This is a detective story, as complicated and with as many twists and turns as an Agatha Christie whodunnit. The killer is the architect of the epidemic rise in heart disease over the past 100 years - 6 million a year at the last count and well on the way to becoming a 21st-century scourge of biblical proportions. The usual suspects are cholesterol, a diet high in animal fat, salt, obesity, a sedentary life, smoking and stress. But we have all been on the wrong trail, as David Barker demonstrates with elegant logic in this magnificent book.
To those of us who bought into the story of bad cholesterol/animal fat as a cause of heart disease, inconsistencies have always niggled; for instance, a direct link between how much fat a person eats and their risk of heart disease has proved difficult to establish, and altering people's diets only modestly reduces their cholesterol levels.
Instead, it turns out that the real villain is your mother! Your mother bequeaths to you the first external environment you have to grapple with - her womb - and, according to Barker's irresistible thesis, while the fine-tuning of metabolism made in utero to cope with adversity is appropriate for a developing foetus, it is dynamite once it has grown up.
The fuse lit by undernutrition in the womb explodes decades later as heart disease, high blood pressure, stroke and diabetes. It is not your genes.
There are no genes for heart disease. It is down to compromised food supply.
This twist - that heart disease starts in the womb - emerged when Barker was studying the demography of heart disease and struggling with the paradox that this disease of affluence sought out the poorest, worst-nourished communities - that also have to live with the worst death toll in newborns. In a leap of imagination, Barker overlaid a map of the heart-attack capitals of England and Wales with a map of the blackspots for low-birthweight babies. They matched. He concluded that people who were small at birth (under 6lbs) were candidates for heart disease and, as his determined sleuthing confirmed, much else besides.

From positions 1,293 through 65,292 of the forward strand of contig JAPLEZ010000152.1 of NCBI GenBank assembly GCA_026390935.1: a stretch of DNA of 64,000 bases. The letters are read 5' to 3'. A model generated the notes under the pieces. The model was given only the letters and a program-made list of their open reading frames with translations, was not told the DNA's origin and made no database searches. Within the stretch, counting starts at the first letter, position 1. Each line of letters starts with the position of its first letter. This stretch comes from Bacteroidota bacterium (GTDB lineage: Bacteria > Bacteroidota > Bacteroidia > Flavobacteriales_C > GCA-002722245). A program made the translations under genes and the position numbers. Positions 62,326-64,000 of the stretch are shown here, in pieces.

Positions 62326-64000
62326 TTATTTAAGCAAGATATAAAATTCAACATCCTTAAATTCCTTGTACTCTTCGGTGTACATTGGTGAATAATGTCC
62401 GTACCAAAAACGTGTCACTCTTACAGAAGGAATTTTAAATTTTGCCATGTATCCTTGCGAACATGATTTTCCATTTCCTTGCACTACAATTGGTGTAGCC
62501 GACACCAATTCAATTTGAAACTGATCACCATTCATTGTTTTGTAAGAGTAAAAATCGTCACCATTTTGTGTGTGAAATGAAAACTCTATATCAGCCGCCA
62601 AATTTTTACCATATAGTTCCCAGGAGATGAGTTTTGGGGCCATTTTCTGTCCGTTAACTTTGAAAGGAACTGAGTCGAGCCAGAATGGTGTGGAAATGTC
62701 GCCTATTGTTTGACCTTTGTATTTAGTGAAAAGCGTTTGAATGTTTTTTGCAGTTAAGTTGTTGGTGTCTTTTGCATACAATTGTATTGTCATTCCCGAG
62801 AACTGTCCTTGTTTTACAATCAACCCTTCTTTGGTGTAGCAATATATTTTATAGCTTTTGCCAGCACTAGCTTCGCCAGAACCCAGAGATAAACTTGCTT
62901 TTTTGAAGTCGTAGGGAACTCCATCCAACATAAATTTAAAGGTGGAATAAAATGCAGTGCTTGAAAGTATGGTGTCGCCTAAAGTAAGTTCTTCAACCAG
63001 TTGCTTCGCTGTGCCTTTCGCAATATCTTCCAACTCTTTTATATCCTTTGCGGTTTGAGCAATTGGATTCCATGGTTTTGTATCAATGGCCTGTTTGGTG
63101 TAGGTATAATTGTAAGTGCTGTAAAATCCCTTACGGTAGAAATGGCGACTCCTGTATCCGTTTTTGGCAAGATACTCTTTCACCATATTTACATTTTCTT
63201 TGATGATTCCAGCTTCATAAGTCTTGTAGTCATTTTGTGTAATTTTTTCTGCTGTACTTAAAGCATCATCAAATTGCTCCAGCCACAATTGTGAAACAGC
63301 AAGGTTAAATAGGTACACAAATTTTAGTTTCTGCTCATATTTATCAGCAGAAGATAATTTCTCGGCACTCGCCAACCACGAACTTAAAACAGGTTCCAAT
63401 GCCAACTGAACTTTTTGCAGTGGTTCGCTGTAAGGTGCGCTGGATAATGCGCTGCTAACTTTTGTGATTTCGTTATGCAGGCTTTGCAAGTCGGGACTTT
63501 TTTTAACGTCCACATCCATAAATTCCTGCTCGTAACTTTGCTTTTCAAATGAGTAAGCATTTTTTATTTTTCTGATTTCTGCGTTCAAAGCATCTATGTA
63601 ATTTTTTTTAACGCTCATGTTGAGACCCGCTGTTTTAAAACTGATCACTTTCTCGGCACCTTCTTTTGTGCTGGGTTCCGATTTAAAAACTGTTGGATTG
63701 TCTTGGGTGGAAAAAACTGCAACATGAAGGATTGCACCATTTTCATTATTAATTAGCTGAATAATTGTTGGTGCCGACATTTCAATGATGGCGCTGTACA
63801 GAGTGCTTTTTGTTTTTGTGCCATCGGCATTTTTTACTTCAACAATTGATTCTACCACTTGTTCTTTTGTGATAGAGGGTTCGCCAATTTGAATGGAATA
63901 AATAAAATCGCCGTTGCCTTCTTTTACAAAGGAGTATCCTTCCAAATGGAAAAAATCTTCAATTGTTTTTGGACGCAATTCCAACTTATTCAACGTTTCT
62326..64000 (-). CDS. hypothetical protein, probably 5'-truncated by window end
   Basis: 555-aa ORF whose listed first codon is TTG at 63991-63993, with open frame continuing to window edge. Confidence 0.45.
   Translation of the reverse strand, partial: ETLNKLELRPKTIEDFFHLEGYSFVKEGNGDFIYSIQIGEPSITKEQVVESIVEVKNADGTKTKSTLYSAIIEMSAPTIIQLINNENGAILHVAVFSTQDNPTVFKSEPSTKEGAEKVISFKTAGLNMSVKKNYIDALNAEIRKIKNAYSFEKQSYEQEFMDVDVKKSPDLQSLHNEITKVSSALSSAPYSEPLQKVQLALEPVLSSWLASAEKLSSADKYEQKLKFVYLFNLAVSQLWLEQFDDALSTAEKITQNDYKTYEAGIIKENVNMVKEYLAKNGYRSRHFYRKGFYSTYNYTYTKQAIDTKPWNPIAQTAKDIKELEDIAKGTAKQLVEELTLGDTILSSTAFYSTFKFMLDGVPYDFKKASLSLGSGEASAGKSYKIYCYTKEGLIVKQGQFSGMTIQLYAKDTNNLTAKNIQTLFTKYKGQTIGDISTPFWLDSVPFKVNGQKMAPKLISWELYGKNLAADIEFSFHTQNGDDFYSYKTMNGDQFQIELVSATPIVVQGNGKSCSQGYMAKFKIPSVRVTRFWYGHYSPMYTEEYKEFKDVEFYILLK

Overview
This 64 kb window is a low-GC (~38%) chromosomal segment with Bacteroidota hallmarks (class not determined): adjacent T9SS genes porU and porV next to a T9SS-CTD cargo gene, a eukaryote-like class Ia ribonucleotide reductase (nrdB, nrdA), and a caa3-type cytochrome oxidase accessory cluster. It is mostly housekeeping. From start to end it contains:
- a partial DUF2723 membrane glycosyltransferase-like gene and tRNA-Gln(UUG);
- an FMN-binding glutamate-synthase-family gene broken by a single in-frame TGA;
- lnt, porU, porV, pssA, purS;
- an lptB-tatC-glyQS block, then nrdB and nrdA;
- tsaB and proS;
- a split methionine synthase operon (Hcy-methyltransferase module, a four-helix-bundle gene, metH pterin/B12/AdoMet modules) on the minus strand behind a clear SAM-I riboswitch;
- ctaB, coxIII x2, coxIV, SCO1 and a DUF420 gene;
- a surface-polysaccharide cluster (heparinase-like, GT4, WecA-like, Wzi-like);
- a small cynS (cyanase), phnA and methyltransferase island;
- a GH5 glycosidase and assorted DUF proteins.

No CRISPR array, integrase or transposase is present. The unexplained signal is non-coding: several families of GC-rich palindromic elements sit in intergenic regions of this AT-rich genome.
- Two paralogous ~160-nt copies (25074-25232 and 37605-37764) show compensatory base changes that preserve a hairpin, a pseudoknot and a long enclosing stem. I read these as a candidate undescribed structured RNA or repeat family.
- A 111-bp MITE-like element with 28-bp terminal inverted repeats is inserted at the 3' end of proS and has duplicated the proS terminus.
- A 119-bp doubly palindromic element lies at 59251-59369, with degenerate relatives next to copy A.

It is well known that people who get heart disease have high blood pressure, too much cholesterol in their blood and are less able to store sugar in their muscles, which eventually leads to diabetes. What is less well known is that these people, by and large, have incubated these deficiencies since childhood.
How do some of us get stuck on that track? Let us return to that undernourished, low-weight baby. If mum herself is undernourished, working too hard, or the placenta is below par, the developing foetus makes the best of a bad job: it keeps its blood sugar high (the cardinal feature of diabetes) to nourish the brain and heart. The liver, meanwhile, concentrates on developing those parts that elevate blood sugar but, in a trade-off, sacrifices those parts that lower cholesterol. Aha!
The kidneys also take a hit to preserve the brain and at birth have three times fewer filtration units than a well-nourished baby. After a lifetime of wear and tear, there are too few kidney cells left to keep blood pressure normal. Similarly, the undernourished baby lacks muscle mass, the body's essential sugar reservoir, so is deaf to signals from insulin to lower its blood sugar. Bingo - it is a small step to diabetes, especially if you couple inactivity with eating high-calorie food.
Those set points acquired in the womb cannot be shifted by fattening up skinny babies. Uterine undernourishment hardwires the structure and function of body systems. They are preserved for a lifetime. Paradoxically, fattening the child is the worst thing you can do. Barker's denouement is that the costs are attached to an initial phase of slow growth followed by rapid weight gain, some of which are immediate (disturbed bone growth) and some deferred (heart disease and diabetes).
The "adiposity rebound", if it happens between three and six years of age, is a prognosticator of poor health later. These children go on to become the fattest by about the age of eight and are on the slippery slope to adult obesity.
Fortunately, Barker explains the paradigms for maternal and infant nutrition to avoid these pitfalls. Women wanting to bear healthy children have to start eating a varied, balanced diet long before they conceive. And for infants, Barker has a few golden rules: do not introduce solids before six months; do not give pureed fruit and vegetables as the only first weaning food - too few calories and too little fat; after six months give follow-on formula and iron-rich foods. The blurb says all prospective parents must read this book. I only hope they will.
Miriam Stoppard is a writer and broadcaster.
The Best Start in Life: How Your Diet can Protect your Child from Future Disease
Author - David Barker
Publisher - Century
Pages - 205
Price - £9.99
ISBN - 1 84413 152 1